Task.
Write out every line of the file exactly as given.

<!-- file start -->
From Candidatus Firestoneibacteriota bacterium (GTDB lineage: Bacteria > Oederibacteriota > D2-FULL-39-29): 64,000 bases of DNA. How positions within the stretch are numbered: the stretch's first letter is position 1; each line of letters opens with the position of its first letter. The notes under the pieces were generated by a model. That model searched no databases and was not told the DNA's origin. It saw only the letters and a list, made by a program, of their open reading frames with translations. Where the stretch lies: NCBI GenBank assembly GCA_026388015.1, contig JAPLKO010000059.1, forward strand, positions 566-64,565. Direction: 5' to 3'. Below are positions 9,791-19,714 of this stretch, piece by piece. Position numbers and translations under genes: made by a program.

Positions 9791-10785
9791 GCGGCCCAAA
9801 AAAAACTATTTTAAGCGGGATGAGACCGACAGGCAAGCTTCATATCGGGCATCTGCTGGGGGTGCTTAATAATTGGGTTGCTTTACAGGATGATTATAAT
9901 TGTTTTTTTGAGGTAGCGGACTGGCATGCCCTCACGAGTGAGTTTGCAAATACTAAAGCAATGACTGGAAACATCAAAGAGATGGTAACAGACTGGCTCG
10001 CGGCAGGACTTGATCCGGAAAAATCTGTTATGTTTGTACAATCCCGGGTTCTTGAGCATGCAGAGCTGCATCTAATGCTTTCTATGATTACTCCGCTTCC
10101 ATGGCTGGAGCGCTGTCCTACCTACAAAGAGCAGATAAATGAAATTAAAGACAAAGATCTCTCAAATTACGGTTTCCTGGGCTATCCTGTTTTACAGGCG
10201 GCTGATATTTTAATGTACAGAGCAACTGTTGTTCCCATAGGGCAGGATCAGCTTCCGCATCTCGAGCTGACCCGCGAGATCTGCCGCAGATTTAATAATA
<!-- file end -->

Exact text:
From Candidatus Firestoneibacteriota bacterium (GTDB lineage: Bacteria > Oederibacteriota > D2-FULL-39-29): 64,000 bases of DNA. How positions within the stretch are numbered: the stretch's first letter is position 1; each line of letters opens with the position of its first letter. The notes under the pieces were generated by a model. That model searched no databases and was not told the DNA's origin. It saw only the letters and a list, made by a program, of their open reading frames with translations. Where the stretch lies: NCBI GenBank assembly GCA_026388015.1, contig JAPLKO010000059.1, forward strand, positions 566-64,565. Direction: 5' to 3'. Below are positions 9,791-19,714 of this stretch, piece by piece. Position numbers and translations under genes: made by a program.

Positions 9791-10785
9791 GCGGCCCAAA
9801 AAAAACTATTTTAAGCGGGATGAGACCGACAGGCAAGCTTCATATCGGGCATCTGCTGGGGGTGCTTAATAATTGGGTTGCTTTACAGGATGATTATAAT
9901 TGTTTTTTTGAGGTAGCGGACTGGCATGCCCTCACGAGTGAGTTTGCAAATACTAAAGCAATGACTGGAAACATCAAAGAGATGGTAACAGACTGGCTCG
10001 CGGCAGGACTTGATCCGGAAAAATCTGTTATGTTTGTACAATCCCGGGTTCTTGAGCATGCAGAGCTGCATCTAATGCTTTCTATGATTACTCCGCTTCC
10101 ATGGCTGGAGCGCTGTCCTACCTACAAAGAGCAGATAAATGAAATTAAAGACAAAGATCTCTCAAATTACGGTTTCCTGGGCTATCCTGTTTTACAGGCG
10201 GCTGATATTTTAATGTACAGAGCAACTGTTGTTCCCATAGGGCAGGATCAGCTTCCGCATCTCGAGCTGACCCGCGAGATCTGCCGCAGATTTAATAATA